Formulating A Research Question
The most difficult part of the research project is formulating a good research question. Commonly, you start with a topic (energy policy, or human rights) or with a general problem (something is wrong with political participation, human resource management, or this production process). Most important issue is that you have to be clear about the type of research question you want to answer. There are several types of questions:

  • Normative questions: They are about what is allowed or what is good. In most cases, normative questions implies philosophical (not empirical) research.
  • Conceptual questions: They are about the proper/useful/sufficient meaning of words; 'what is freedom?', 'what is equality?'.
  • Empirical questions: They are about 'truth' and 'observations'. There are several types of empirical questions can be found:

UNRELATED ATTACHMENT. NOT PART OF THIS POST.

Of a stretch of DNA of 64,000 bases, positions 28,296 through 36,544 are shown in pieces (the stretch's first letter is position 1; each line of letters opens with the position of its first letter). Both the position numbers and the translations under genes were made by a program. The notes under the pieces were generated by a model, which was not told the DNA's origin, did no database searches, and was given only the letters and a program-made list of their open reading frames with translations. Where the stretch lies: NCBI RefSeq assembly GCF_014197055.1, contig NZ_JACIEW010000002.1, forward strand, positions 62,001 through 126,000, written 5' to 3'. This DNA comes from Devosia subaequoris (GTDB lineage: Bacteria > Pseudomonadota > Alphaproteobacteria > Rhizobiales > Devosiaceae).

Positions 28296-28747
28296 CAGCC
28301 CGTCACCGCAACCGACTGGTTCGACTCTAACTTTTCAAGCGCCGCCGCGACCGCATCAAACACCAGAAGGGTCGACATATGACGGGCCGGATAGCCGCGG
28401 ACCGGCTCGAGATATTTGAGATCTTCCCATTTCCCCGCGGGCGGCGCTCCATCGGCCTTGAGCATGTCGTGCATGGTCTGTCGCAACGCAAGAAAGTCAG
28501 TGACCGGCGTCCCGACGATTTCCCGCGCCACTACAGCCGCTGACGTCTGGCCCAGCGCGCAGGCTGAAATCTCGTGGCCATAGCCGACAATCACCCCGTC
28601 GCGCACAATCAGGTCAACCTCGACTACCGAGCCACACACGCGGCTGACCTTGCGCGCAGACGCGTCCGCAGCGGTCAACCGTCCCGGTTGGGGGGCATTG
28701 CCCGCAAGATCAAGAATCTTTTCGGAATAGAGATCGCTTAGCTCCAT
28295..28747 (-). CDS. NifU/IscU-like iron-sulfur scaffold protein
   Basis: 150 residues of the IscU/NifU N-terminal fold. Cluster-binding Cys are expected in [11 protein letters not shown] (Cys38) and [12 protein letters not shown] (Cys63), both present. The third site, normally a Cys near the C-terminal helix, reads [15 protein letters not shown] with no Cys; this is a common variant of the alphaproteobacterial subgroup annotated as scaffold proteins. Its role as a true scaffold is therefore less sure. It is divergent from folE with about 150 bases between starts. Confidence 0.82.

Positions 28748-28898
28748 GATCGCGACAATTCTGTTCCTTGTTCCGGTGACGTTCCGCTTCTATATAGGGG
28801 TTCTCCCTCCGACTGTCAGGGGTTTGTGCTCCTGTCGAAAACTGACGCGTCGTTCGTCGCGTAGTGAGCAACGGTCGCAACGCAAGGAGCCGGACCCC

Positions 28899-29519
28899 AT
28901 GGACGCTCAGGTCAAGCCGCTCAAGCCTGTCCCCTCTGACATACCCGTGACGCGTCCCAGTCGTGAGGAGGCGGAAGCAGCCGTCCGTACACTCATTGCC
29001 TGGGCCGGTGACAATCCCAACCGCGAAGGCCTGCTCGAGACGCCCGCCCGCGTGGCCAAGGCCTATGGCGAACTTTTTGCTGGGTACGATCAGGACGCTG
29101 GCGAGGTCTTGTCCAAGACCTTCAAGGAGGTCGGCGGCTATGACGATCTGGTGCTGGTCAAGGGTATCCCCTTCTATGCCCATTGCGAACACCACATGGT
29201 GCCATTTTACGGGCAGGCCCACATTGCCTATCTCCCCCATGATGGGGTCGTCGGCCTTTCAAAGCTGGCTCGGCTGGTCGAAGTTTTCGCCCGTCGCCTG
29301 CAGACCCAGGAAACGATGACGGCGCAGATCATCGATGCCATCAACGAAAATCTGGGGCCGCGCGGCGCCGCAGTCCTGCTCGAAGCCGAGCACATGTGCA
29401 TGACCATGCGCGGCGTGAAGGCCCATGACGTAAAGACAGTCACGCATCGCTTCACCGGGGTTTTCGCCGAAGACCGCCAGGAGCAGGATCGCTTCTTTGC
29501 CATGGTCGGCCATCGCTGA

• Descriptive questions (what is …) are about describing facts, either at one point in time or over time.
    • Relational questions: Such studies involve examining the relationship between different variables. 
    • Explanatory questions (why is…) are about explaining the causes for something. 
  • Applied questions are asked simply because people want to solve a specific social, political or commercial problem. Researchers aiming to answer applied questions, by apply existing knowledge to solve a real-world problem. The types of applied questions are:
    • Predictive questions (what will happen if …). 
    • Remedy questions (what is the solution to…). 
    • Design questions (how to…).

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